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'Story Of Your Life' Is Not A Time-Travel Story -
Was it actually possible to know the future? Not simply to guess at it; was it possible to know what was going to happen, with absolute certainty and in specific detail? Gary once told me that the fundamental laws of physics were time-symmetric, that there was no physical difference between past and future. Given that, some might say, yes, theoretically. But speaking more concretely, most would answer no, because of free will. I liked to imagine the objection as a Borgesian fabulation: consider a person standing before the Book of Ages, the chronicle that records every event, past and future. Even though the text has been photoreduced from the full-sized edition, the volume is enormous. With magnifier in hand, she flips through the tissue-thin leaves until she locates the story of her life. She finds the passage that describes her flipping through the Book of Ages, and she skips to the next column, where it details what she’ll be doing later in the day: acting on information she’s read in the Book, she’ll bet one hundred dollars on the racehorse Devil May Care and win twenty times that much. The thought of doing just that had crossed her mind, but being a contrary sort, she now resolves to refrain from betting on the ponies altogether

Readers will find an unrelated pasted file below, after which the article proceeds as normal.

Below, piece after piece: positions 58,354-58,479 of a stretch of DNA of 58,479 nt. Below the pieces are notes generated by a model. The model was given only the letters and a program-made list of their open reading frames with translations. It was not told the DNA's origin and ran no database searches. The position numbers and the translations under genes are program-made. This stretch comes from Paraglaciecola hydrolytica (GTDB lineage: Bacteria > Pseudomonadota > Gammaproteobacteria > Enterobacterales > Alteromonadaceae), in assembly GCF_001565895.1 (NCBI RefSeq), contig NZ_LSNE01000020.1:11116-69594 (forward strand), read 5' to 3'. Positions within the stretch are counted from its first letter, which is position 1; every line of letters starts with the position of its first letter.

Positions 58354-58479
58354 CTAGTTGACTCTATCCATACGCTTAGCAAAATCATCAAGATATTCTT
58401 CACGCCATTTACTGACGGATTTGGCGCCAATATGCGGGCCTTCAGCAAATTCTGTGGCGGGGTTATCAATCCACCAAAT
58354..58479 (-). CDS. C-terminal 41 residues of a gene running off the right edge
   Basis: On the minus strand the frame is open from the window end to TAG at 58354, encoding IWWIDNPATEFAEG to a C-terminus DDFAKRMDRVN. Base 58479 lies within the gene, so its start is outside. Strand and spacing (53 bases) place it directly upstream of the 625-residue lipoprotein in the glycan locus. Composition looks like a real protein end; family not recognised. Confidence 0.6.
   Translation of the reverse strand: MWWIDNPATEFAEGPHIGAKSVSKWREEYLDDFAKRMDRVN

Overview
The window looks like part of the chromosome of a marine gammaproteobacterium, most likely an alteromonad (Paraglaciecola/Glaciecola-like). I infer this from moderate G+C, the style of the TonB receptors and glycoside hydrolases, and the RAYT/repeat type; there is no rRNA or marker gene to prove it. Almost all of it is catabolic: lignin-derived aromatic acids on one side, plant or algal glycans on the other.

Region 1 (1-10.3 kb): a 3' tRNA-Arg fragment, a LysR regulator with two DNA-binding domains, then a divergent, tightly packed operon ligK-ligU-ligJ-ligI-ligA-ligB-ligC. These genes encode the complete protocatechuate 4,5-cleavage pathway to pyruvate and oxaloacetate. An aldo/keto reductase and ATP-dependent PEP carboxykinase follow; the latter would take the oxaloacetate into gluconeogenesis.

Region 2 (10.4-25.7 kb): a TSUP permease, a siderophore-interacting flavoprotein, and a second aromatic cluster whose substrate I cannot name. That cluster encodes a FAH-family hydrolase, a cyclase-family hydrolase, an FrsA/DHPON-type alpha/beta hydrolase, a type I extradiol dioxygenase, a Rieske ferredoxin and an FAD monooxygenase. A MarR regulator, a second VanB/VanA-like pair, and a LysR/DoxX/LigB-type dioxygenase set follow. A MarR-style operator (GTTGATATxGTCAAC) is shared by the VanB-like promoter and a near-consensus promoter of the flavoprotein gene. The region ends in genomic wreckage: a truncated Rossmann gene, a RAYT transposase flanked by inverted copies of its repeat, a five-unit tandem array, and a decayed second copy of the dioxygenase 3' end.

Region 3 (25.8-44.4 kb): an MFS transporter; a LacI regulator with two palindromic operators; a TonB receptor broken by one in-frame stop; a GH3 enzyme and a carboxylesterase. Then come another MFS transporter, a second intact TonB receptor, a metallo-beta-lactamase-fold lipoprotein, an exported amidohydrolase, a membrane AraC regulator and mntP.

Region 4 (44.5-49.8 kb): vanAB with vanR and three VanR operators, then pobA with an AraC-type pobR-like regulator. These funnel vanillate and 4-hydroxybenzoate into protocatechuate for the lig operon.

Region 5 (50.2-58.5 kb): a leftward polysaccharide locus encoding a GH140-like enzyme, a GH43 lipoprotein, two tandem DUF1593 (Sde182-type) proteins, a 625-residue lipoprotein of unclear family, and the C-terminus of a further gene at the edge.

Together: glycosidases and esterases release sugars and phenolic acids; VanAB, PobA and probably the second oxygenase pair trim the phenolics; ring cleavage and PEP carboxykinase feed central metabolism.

performance  performancepiece  spoken  songspiration 
february 2017 by unbracketed
Google's former happiness guru developed a three-second brain exercise for finding joy — Quartz
Ordinary moments that make up everyday life tend to be overlooked when the future seems boundless,” the authors wrote. “However, these ordinary experiences increasingly contribute to happiness as people come to realize their days are numbered.”
october 2016 by unbracketed
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